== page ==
As President-elect Donald Trump works out the final details for his inaugural weekend, it's time to start finalizing some plans of your own. Hundreds of thousands of women are expected to greet Trump in Washington on his first full day in office with the Women's March on Washington. But what if you can't drop everything and head to Washington to show your support for protecting women's rights? You can show your solidarity with those marching in Washington by attending an officially recognized sister march. Finding a Women's March on Washington event near you is easy.
While the Women's March on Washington is set to take place Jan. 21 at the intersection of Independence Avenue and Third Street SW in our nation's capital, there's no reason you can't participate just because you can't make it to Washington. As march organizers hammer out last minute details for the main event in Washington, sister marches are being planned around the country. From Alaska to New York, sister marches are scheduled to occur in almost every state as a show of solidarity with those marching on Washington. You can easily check what sister marches have been planned in your state through the Women's March on Washington's official webpage.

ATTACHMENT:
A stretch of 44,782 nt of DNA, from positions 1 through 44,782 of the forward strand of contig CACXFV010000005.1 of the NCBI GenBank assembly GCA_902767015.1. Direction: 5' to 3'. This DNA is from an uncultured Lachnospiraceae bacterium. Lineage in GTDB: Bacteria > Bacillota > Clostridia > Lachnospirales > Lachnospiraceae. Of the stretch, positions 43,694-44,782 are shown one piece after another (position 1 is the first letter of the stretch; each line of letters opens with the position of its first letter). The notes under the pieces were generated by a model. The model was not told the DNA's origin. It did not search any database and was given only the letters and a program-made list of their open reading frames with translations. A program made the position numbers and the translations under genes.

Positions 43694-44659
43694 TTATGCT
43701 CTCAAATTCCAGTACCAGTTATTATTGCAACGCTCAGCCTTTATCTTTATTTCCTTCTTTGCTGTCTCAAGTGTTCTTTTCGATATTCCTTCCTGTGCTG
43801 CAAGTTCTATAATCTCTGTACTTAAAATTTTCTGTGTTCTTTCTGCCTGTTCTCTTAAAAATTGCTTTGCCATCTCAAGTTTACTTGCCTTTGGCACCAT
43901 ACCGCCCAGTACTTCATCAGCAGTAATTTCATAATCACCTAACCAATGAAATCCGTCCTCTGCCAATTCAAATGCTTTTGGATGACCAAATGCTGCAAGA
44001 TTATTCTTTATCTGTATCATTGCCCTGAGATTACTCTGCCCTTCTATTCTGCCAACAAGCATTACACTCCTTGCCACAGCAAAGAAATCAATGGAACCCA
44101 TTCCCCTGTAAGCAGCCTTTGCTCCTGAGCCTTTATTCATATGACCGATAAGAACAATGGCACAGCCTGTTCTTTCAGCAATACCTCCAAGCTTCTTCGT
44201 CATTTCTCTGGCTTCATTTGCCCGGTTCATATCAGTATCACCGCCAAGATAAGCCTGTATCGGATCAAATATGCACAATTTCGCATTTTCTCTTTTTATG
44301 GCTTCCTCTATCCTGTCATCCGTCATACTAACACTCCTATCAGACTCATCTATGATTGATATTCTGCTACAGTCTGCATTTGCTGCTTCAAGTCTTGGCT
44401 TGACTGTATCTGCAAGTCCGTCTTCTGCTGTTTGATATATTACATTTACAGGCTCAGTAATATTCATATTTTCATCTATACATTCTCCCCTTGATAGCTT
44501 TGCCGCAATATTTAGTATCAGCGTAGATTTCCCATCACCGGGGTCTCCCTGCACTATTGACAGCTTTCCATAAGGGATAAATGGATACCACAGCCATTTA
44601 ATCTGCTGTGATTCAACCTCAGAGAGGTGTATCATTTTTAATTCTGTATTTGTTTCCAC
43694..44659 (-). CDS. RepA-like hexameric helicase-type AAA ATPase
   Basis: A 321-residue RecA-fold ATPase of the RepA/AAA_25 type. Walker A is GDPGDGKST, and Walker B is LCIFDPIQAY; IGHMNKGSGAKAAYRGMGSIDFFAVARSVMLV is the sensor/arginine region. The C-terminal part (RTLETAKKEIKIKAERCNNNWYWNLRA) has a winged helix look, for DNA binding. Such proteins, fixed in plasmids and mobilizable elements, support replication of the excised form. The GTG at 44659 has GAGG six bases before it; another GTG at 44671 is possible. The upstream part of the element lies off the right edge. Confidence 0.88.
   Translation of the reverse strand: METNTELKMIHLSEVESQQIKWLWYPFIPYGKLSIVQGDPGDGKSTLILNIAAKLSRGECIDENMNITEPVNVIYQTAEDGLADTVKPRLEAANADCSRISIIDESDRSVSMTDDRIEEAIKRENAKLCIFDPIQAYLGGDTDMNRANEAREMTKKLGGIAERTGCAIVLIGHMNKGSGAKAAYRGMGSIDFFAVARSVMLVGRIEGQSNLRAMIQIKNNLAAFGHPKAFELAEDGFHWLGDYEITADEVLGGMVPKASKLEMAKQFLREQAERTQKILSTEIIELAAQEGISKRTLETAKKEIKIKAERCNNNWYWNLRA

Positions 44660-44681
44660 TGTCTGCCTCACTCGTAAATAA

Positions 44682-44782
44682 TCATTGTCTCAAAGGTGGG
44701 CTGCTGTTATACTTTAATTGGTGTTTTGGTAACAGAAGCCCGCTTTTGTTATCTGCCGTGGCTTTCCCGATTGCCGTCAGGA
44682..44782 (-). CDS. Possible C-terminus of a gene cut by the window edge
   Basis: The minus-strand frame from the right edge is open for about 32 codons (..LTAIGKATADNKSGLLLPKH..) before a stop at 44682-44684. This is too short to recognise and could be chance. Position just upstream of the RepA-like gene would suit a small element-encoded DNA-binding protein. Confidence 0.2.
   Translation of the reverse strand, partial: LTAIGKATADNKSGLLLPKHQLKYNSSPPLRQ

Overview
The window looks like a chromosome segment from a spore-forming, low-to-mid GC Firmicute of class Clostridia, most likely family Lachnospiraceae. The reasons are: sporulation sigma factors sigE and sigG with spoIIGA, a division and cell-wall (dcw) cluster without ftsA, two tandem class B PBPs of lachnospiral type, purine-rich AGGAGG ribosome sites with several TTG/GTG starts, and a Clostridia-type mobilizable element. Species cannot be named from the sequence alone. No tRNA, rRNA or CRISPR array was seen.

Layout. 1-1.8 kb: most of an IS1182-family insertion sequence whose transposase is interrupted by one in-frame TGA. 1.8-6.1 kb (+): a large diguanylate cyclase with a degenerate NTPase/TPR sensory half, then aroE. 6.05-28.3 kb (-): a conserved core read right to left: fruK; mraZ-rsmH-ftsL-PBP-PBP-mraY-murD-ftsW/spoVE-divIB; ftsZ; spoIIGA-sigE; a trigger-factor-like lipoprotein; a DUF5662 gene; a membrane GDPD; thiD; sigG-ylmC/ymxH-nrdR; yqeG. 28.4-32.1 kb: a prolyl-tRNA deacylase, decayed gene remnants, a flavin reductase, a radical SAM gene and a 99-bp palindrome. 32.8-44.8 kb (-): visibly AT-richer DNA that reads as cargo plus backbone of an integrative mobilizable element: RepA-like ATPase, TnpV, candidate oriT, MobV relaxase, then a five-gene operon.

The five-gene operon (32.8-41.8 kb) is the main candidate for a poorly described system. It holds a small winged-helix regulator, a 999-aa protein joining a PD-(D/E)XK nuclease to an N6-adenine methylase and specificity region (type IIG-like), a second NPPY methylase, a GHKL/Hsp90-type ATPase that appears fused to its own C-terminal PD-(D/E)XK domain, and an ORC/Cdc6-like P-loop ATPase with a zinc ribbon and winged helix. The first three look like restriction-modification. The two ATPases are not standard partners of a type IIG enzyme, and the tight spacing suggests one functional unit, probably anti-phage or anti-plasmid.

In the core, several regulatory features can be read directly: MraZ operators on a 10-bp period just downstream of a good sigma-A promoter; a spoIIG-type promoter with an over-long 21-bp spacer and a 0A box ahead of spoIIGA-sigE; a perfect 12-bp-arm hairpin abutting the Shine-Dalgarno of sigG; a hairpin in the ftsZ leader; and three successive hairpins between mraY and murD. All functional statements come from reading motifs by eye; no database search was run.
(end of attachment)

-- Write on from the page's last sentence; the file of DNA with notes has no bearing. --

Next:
Don't live in the United States? Set to be on an international vacation come Jan. 21? You may still be able to attend a sister event. Sister marches have also been planned for Amsterdam, Auckland, Barcelona, Berlin, Brussels, Copenhagen, Frankfurt, Geneva, Oslo, Ottawa, Toronto, Paris, Rome, Sydney, Vienna, and Wellington.
If a sister march hasn't been planned in your city, consider reaching out to Women's March on Washington organizers to see how you can help get the ball rolling. However, if it's Washington or bust for you, Women's March on Washington organizers have also made it easy to look for a carpool or group bus headed to the main march from your state.
While the Women's March on Washington has been planned for Jan. 21, the first full day of Trump's presidency, organizers have stressed the event is not meant to be an anti-Trump protest. Rather the march is meant to show the president-elect the strength of those supporting the preservation and advancement of women's rights.
However, neither the Women's March on Washington or any of the dozens of sister marches being planned across the United States are limited strictly to women. In fact, organizers told the San Francisco Chronicle, that part of the idea behind the march was to show anyone feeling powerless or uneasy by the promises and policy proposals Trump made on the campaign trail that they're far from alone and there's strength in numbers. Along with making a bold statement on women's rights, march organizers have said they're hoping to send a message of support for other vulnerable groups, including immigrants, Muslims, and the LGBTQ community.